A LIRNEasia research paper examining the potential demand and use of mobile phones for remitting money between migrant workers and their beneficiaries has been published in the latest issue of Info (Vol 13, Issue 3). The paper is authored by Nirmali Sivapragasam, Aileen Aguero (DIRSI) and Dr. Harsha de Silva. The paper is based on findings from LIRNEasia‘s Teleuse@BOP3 study. The paper can be downloaded here.
Fidelity of digitized data in the Real-Time Biosurveillance Program (RTBP) was not promising; especially with the personnel in Sri Lanka with no medical knowledge but technically capable were producing up to 45% noisy data (second stacked graph). On the contrary the medically trained but less fluent in mobile phone usage Indian nurses were less prone to producing noisy data. The Indian health workers had an incentive because the erroneous data would produce false alarms, and they would need to respond to these false alarms or it would portray a bad image of the health situation in their area; while the Sri Lanka data digitizing personnel had no incentive besides picking up a paycheck for the data entry work they did. The data was submitted through the mHealthSurvey mobile software that works on less expensive Java-enabled hand-helds. The RTBP envisions that hospital data is submitted each day; thus, the real-time expectations.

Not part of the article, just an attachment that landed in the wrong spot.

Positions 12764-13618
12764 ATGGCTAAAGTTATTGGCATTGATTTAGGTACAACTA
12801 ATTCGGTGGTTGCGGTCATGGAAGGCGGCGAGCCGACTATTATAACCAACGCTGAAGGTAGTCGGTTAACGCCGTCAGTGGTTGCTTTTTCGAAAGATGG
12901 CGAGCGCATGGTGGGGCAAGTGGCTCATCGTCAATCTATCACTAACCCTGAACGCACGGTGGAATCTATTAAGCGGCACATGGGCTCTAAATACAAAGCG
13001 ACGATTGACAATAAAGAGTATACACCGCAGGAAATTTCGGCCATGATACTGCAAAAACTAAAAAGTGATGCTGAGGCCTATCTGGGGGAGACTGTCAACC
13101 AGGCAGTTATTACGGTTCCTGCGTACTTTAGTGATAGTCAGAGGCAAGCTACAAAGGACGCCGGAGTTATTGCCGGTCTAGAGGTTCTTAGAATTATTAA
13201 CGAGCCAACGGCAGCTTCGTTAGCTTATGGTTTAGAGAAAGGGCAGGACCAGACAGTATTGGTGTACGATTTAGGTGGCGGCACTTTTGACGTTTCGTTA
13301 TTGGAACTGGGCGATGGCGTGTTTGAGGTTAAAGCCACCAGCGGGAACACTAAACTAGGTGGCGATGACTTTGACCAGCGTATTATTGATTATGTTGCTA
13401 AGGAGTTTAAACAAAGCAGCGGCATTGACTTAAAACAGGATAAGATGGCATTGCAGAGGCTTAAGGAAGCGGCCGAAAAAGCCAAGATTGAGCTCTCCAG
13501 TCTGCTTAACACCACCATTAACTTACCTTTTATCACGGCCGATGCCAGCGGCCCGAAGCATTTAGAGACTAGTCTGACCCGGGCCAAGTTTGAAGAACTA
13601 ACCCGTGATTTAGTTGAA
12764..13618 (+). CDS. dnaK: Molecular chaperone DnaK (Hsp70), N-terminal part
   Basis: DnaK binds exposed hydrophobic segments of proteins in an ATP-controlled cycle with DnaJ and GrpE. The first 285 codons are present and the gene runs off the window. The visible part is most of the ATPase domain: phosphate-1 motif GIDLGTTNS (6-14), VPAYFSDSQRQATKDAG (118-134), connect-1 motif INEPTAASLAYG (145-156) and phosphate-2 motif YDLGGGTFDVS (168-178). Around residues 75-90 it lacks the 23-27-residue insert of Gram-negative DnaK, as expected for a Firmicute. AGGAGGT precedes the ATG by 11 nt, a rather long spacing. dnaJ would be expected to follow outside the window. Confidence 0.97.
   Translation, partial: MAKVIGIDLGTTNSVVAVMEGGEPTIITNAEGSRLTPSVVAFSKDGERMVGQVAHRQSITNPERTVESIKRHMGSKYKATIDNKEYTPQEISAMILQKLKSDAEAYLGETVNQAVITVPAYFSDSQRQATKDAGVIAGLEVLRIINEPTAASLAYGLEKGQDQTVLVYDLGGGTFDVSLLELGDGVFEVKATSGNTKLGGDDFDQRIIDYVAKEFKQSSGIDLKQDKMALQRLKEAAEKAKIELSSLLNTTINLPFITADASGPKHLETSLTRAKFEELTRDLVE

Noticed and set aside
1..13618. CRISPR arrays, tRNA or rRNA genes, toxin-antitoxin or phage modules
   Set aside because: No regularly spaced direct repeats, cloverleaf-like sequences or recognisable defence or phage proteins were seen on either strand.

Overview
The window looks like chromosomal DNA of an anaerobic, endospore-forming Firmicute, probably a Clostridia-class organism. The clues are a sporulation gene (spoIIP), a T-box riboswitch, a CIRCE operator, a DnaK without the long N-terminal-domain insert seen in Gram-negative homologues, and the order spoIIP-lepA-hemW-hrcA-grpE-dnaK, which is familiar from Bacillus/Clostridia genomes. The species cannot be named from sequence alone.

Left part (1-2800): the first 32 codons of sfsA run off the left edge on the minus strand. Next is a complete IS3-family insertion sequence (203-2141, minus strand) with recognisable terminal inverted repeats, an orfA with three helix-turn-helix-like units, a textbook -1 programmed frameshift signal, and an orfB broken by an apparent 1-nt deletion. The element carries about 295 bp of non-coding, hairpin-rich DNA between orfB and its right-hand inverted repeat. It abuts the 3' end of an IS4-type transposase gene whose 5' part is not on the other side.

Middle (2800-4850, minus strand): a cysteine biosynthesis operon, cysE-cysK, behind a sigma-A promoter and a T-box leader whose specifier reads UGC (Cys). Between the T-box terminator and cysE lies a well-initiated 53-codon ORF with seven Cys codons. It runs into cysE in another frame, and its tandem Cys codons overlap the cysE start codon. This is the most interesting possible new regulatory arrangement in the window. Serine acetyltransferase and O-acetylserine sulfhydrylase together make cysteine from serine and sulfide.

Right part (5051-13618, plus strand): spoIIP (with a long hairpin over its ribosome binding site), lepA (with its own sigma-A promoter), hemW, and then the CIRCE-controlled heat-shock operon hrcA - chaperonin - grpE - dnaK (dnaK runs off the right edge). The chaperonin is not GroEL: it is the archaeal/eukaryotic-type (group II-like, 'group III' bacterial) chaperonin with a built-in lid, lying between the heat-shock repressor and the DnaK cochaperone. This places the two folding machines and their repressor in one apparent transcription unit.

The key take home from the workshop were: the Regional Epidemiologist – Dr. P. Hemachandra – stressing the need for Syndromic surveillance; especially, the ability to monitor escalating fever like disease and geographic clusters of increase in common symptoms. Dr. Lakshman Edirisinghe (Deputy Director Planning) emphasized the need for comprehensive patient clinical data for becoming a data driven organization that can optimize the resources opposed to speculative expert opinion.